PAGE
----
Call Price

AAA

DEFINITION of 'Call Price'

The price at which a bond or a preferred stock can be redeemed by the issuer. This price is set at the time the security is issued. Also referred to as "redemption price".

BREAKING DOWN 'Call Price'

For example, let's say the TSJ Sports Conglomerate issues 100,000 preferred shares with a face value of $100 with a call provision built in at $110. This means that if TSJ were to exercise its right to call the stock, the call price would be $110.

A company may exercise its right to call preferred stock if it wishes to discontinue payment of the dividend associated with the shares. It may choose to do this in an effort to increase earnings for common shareholders.

RELATED TERMS
  1. Preferred Stock

    A class of ownership in a corporation that has a higher claim ...
  2. Dividend

    A distribution of a portion of a company's earnings, decided ...
  3. Convertible Bond

    A bond that can be converted into a predetermined amount of the ...
  4. Callable Preferred Stock

    A type of preferred stock in which the issuer has the right to ...
  5. Contingent Convertibles - CoCos

    A security similar to a traditional convertible bond in that ...
  6. Conversion Price

    The price per share at which a convertible security, such as ...
Related Articles
  1. Bonds & Fixed Income

    Introduction To Convertible Preferred Shares

    These securities offer an answer for investors who want the profit potential of stocks but not the risk.
  2. Bonds & Fixed Income

    Convertible Bonds: An Introduction

    Find out about the nuts and bolts, pros and cons of investing in bonds.
  3. Mutual Funds & ETFs

    ETF Analysis: Guggenheim Enhanced Short Dur

    Find out about the Guggenheim Enhanced Short Duration ETF, and learn detailed information about this fund that focuses on fixed-income securities.
  4. Mutual Funds & ETFs

    ETF Analysis: iShares Core Growth Allocation

    Find out about the iShares Core Growth Allocation Fund, and learn detailed information about its characteristics, suitability and recommendations.
  5. Mutual Funds & ETFs

    ETF Analysis: SPDR Barclays Short Term Hi Yld Bd

    Find out about the SPDR Barclays Short Term High Yield Bond ETF, and explore detailed analysis of the fund that tracks short-term, high-yield corporate bonds.
  6. Mutual Funds & ETFs

    ETF Analysis: SPDR Barclays Short Term Corp Bd

    Learn about the SPDR Barclays Short-Term Corporate Bond ETF, and explore detailed analysis of the exchange-traded fund tracking U.S. short-term corporate bonds.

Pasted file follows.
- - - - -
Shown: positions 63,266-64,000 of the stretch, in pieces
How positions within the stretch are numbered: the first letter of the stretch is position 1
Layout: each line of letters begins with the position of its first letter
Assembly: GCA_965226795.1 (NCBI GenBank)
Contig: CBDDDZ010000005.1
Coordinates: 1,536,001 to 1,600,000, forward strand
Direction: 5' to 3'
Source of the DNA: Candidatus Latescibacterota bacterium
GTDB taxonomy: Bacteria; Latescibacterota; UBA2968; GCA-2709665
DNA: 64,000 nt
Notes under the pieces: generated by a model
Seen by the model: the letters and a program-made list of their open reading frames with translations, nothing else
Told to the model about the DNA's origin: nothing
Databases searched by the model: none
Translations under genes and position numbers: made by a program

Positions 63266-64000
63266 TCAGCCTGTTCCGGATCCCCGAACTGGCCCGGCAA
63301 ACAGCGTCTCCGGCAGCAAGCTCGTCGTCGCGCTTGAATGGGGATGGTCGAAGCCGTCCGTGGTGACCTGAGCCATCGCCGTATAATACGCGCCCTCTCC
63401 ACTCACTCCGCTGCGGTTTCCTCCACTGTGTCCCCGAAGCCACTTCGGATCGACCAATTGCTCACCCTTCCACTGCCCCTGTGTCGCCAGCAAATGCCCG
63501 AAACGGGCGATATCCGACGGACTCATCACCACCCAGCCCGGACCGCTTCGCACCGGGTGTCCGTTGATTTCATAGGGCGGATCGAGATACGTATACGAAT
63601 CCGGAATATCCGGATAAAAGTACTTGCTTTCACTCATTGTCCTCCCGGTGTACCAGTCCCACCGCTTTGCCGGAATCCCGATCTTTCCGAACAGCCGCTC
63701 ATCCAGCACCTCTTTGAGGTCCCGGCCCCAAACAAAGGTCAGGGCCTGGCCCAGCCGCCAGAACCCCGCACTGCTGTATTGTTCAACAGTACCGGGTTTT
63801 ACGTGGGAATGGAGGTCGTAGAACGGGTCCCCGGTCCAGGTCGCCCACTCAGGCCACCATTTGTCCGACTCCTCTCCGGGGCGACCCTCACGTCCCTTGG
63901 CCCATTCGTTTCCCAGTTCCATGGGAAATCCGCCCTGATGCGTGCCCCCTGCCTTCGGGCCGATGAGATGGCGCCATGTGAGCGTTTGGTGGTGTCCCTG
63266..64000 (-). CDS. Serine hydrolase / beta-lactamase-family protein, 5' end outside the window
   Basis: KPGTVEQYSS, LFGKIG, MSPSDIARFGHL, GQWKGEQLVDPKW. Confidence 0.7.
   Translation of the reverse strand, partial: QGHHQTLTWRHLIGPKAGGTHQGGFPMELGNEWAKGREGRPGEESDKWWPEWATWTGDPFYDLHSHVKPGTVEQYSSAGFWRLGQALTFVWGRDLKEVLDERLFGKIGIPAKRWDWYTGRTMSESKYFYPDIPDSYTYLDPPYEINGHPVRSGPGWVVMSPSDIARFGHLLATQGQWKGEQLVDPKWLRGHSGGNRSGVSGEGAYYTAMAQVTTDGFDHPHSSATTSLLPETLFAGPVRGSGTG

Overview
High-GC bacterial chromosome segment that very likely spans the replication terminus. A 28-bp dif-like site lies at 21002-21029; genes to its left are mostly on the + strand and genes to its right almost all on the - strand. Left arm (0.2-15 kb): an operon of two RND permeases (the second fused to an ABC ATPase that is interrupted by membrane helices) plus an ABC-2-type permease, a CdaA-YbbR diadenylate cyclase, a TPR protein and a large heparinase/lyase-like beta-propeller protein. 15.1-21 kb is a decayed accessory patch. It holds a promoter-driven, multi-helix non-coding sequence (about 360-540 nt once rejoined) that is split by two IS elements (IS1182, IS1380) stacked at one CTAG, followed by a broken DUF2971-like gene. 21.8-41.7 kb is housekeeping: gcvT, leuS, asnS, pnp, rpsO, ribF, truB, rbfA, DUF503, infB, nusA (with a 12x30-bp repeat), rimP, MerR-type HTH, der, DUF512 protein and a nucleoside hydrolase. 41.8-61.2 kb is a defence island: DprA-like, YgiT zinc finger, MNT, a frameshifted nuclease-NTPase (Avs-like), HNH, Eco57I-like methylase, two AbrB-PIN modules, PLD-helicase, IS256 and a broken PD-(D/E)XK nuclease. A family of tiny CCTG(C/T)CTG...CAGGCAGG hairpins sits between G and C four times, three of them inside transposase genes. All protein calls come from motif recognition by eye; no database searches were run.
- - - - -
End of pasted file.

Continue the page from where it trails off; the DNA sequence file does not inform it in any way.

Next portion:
7. Mutual Funds & ETFs

    ETF Analysis: Vanguard Intermediate-Term Bond

    Find out about the Vanguard Intermediate-Term Bond ETF, and delve into detailed analysis of this fund that invests in investment-grade intermediate-term bonds.
  8. Investing Basics

    What to Cut From Your Portfolio Right Now

    Owning stocks may shortly become too scary for your portfolio. Here's why, and here are some alternatives.
  9. Professionals

    Top 4 Ways to Avoid Muni Bond Mistakes

    Muni bonds are often perceived as safe investments. But it's important to do some thorough research before investing.
  10. Bonds & Fixed Income

    Explaining Make-Whole Calls

    A make-whole call enables a bond’s issuer to pay off a bond before it reaches its maturity date.
RELATED FAQS
  1. Why would a company choose to repurchase in lieu of redeem?

    When a company wants some or all of its shareholders to turn in their shares for a cash payout, it has two options: it can ... Read Full Answer >>
  2. What is the difference between preferred stock and common stock?

    Preferred and common stocks are different in two key aspects. First, preferred stockholders have a greater claim to a company's ... Read Full Answer >>
  3. What are the maximum Social Security disability benefits?

    The maximum Social Security disability benefits for a single eligible person in 2015 are $2,663.  What Are Social Security ... Read Full Answer >>
  4. What is the relationship between the current yield and risk?

    The general relationship between current yield and risk is that they increase in correlation to one another. A higher current ... Read Full Answer >>
  5. What types of capital are not considered share capital?

    The money a business uses to fund operations or growth is called capital, and there are a number of capital sources available. ... Read Full Answer >>
  6. What is a 'busted' convertible bond?

    In finance, a convertible bond represents a hybrid security that offers debt and equity features and risks. While a convertible ... Read Full Answer >>

You May Also Like

Hot Definitions
  1. Alligator Spread

    An unprofitable spread that occurs as a result of large commissions charged on the transaction, regardless of favorable market ...
  2. Tiger Cub Economies

    The four Southeast Asian economies of Indonesia, Malaysia, the Philippines and Thailand. Tiger cub economy indicates that ...
  3. Gorilla

    A company that dominates an industry without having a complete monopoly. A gorilla firm has large control of the pricing ...
  4. Elephants

    Slang for large institutions that have the funds to make high volumes trades. Due to the large volumes of stock that elephants ...
  5. Widow's Exemption

    In general terms, a widow's exemption refers to the amount that can be deducted from taxable income by a widow, thereby reducing ...
  6. Wedding Warrant

    A warrant that can only be exercised if the host asset, typically a bond or preferred stock, is surrendered. Until the call ...
Trading Center
×

You are using adblocking software

Want access to all of Investopedia? Add us to your “whitelist”
so you'll never miss a feature!